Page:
Customer convenience has become a top priority in the food and consumer healthcare packaging industries today. Following this trend, pharma industries have also adopted new packaging techniques for drug packaging. Let’s see some of the key packaging trends that are driving the growth of the pharma packaging industry and, at the same time, redefining the customer experience of packaging.
Child-resistant (CR) and senior-friendly packaging
Almost all pharmaceutical products require packaging that is both CR and senior-friendly, which represents a tricky challenge for a packaging scientist. Packaging that is difficult for children to open will also be difficult for elderly people to open; therefore, the packaging design must be suitable for both these types of patients. An innovative CR form is the “press-to-engage” resealable sliders; these are difficult for children under five years of age to open but easy for adults. Another form is a special blister lidding foil that needs a targeted push-through motion instead of the usual peel tabs. This is senior-friendly, and the total packaging volume is smaller than that of the traditional peel-push or peelable blister cards. To create a better alternative to hard-to-peel CR packaging, paper-based lid foil, a new CR peel-push lid foil, was developed; it can be printed in seven colors to facilitate branding on the packaging. As this new foil does not contain a paper layer, it offers better protection against moisture absorption and increases the shelf life of the product. Another type of CR packaging is a unique folding carton with die-cut slots on the flap at one end that aligns with die-cut tabs present on the inner wall of the carton to lock the flap in the correct place. A die-cut key is present on the carton’s external panel. The key slides into the slots and pushes down the tabs to release the end flap.
Counterfeit drugs have emerged as a global problem, resulting in wasted money, damage to the reputation of branded drugs, and, most importantly, severe risks to patient health. Advances in technology have also fueled the growth of the counterfeit drug market. Most of these counterfeit medicines mimic the original drugs so well that it has become almost impossible for a customer to identify the authentic medication. As packaging is a key element in the production of counterfeit medicines, it has taken center stage in the fight against counterfeit medicines. The pharmaceutical industry has employed an array of techniques to prevent the counterfeiting of drugs, which includes micro-text, debossing and embossing, customized varnishes, holographic materials, tamper-evident stickers, RFID (Radio Frequency Identification), customized graphics, and fonts. Digital watermarks may also be used on the packaging. These include invisible data encoded in the form of graphic elements that are verified by special software, with devices such as webcams, mobile phones, or other scanning equipment used to capture the data. The degradation of the embedded data indicates that there have been attempts to reproduce the data.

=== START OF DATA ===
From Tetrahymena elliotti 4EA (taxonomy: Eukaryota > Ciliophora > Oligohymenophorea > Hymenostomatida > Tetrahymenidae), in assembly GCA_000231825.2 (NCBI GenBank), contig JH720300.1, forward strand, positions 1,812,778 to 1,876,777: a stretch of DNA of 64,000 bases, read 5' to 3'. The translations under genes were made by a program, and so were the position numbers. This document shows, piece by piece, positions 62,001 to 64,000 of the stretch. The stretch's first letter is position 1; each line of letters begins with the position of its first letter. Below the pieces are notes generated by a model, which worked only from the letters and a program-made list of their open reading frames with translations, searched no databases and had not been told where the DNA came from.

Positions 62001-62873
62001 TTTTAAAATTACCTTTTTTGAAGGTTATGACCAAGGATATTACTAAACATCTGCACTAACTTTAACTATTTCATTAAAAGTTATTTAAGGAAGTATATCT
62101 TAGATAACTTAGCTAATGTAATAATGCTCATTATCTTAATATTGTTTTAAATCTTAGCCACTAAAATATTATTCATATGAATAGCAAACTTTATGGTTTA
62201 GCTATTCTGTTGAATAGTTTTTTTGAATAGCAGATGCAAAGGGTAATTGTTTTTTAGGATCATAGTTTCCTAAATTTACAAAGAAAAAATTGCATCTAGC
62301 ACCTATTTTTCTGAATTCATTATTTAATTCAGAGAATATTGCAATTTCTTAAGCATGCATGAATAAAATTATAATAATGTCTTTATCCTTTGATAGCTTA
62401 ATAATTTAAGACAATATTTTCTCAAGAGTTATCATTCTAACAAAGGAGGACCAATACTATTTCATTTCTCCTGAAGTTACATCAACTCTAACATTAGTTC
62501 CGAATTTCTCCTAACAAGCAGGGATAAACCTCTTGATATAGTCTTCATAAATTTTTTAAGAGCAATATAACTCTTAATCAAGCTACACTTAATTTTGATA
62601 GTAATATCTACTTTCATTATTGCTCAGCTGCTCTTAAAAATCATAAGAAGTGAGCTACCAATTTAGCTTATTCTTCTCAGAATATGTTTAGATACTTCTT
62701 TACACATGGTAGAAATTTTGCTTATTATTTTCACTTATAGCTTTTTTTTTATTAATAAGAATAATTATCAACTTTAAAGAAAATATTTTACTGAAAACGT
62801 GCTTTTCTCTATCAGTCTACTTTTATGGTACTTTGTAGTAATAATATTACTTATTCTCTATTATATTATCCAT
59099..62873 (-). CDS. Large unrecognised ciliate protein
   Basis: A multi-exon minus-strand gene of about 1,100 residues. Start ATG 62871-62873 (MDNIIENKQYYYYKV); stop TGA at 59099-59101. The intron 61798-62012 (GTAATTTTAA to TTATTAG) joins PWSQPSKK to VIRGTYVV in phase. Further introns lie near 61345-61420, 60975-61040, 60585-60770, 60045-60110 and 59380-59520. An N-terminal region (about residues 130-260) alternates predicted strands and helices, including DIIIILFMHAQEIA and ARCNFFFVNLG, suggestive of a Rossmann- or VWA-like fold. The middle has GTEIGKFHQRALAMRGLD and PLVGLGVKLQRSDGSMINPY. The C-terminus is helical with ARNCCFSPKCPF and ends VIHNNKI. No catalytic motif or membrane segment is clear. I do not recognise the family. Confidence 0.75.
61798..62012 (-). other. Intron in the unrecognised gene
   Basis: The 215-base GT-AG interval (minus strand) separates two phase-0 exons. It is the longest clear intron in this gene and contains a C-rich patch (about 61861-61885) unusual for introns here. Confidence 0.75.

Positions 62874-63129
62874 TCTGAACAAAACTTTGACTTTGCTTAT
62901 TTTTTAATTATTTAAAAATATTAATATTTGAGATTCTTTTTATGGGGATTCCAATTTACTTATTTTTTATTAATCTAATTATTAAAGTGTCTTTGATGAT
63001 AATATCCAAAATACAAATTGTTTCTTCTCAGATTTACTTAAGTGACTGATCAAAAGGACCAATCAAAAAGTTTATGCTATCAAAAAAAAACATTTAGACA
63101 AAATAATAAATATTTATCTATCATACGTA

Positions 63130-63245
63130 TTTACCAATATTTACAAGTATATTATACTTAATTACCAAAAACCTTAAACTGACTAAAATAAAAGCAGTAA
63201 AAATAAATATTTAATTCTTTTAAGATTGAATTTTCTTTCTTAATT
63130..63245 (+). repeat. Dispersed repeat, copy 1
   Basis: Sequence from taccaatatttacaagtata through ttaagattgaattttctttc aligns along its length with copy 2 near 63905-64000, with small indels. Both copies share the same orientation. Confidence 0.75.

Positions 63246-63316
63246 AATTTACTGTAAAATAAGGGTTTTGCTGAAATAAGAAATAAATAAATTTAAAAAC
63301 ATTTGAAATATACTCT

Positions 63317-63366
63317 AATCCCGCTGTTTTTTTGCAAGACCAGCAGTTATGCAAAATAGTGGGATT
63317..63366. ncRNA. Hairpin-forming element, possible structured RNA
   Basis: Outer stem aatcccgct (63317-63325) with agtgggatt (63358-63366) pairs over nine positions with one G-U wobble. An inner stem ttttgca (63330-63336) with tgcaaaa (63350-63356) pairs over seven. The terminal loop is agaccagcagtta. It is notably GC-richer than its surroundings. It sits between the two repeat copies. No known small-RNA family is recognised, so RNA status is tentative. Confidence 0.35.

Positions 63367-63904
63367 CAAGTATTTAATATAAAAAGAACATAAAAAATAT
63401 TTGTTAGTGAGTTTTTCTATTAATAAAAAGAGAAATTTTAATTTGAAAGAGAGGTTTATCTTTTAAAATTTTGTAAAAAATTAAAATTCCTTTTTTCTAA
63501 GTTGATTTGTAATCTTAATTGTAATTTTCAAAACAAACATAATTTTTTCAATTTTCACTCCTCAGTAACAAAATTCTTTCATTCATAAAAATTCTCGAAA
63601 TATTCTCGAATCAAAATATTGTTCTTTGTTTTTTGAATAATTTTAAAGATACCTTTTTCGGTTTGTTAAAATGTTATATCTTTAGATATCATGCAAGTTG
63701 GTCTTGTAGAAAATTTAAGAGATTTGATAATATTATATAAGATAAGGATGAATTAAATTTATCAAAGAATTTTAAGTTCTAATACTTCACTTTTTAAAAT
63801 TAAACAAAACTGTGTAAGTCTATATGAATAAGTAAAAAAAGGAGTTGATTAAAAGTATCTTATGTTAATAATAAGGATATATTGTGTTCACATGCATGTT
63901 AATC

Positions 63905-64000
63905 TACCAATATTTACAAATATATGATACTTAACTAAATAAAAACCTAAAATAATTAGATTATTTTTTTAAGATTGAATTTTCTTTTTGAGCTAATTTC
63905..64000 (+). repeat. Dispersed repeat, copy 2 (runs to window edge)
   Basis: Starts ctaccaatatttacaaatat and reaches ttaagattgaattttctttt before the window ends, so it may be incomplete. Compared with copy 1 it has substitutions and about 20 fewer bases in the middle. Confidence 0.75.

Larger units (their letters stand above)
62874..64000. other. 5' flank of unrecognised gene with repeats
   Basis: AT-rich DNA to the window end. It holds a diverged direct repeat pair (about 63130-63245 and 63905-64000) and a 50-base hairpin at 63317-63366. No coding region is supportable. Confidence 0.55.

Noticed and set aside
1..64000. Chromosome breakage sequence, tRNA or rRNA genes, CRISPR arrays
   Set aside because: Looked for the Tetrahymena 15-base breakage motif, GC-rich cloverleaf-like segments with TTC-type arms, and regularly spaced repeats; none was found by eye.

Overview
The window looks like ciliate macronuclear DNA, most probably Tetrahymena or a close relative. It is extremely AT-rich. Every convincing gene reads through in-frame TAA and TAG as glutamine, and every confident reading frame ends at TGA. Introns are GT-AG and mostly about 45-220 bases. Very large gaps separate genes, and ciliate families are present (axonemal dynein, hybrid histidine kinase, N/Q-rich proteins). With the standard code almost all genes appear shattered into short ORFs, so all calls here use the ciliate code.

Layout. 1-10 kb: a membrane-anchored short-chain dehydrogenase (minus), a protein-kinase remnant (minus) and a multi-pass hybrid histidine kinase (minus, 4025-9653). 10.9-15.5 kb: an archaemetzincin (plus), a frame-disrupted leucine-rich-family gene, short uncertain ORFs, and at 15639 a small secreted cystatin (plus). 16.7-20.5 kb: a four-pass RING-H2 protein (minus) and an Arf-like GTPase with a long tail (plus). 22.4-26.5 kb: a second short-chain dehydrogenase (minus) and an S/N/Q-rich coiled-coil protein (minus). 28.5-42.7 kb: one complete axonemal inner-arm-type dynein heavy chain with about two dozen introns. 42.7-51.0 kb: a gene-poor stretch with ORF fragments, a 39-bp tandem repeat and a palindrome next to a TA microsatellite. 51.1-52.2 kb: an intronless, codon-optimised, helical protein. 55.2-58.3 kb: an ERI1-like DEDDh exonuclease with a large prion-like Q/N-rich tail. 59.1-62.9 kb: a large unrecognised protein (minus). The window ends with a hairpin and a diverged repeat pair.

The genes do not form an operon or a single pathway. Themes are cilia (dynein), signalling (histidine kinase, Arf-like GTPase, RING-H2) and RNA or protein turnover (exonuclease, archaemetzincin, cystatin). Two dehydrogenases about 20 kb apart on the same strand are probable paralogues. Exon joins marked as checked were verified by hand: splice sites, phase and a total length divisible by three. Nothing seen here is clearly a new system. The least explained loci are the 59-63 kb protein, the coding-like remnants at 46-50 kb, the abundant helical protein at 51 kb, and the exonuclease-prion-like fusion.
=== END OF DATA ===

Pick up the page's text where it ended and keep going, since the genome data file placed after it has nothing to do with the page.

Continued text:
A more robust method to combat counterfeiting, which has been adopted by almost all countries worldwide, is serialization and track & trace. Most countries have made the serialization of pharmaceutical products a mandatory process and have introduced strict regulations to monitor and streamline the authentication process. Serialization involves the generation of a unique barcode for each product by the manufacturer/technology provider, which is then entered into a common database. At the time the product is dispensed, the unique code is verified against the code stored in the database. If the code matches, the product can be considered as a genuine product.
Packaging to improve patient adherence and dose administration
Extensive progress has been in blister packaging to facilitate patient compliance. One example is a kit containing 14 daily-dose blister cards to help the patient follow a multi-pill frequent-cycle therapy to treat Helicobacter pylori infection, with each blister card divided into four doses. Another type of blister packaging includes a 28-count blister card within a dispenser. One further example of novel blister card compliance packaging is the wallet pack, which positions a blister card in a paperboard folder.
Similar efforts have been made to improve patient compliance for liquid formulations. One example is the packaging of an injectable in dry powder form along with water for injection to facilitate the reconstitution of the formulation and quick administration by the healthcare provider. In the case of a liquid dosage formulation intended for use in pediatric patients, an appropriate graduated dispensing device is also included for the correct measurement of dose. Devices such as cups, calibrated spoons, and droppers can be used for dosing. However, oral syringe has emerged as the most popular option, because it provides an accurate measurement of the administered dose.
It is clear that development of packaging that suits the customers’ needs has provided strong motivation for pharmaceutical manufacturers to produce innovative packaging designs and that this trend is only going to increase in the days to come.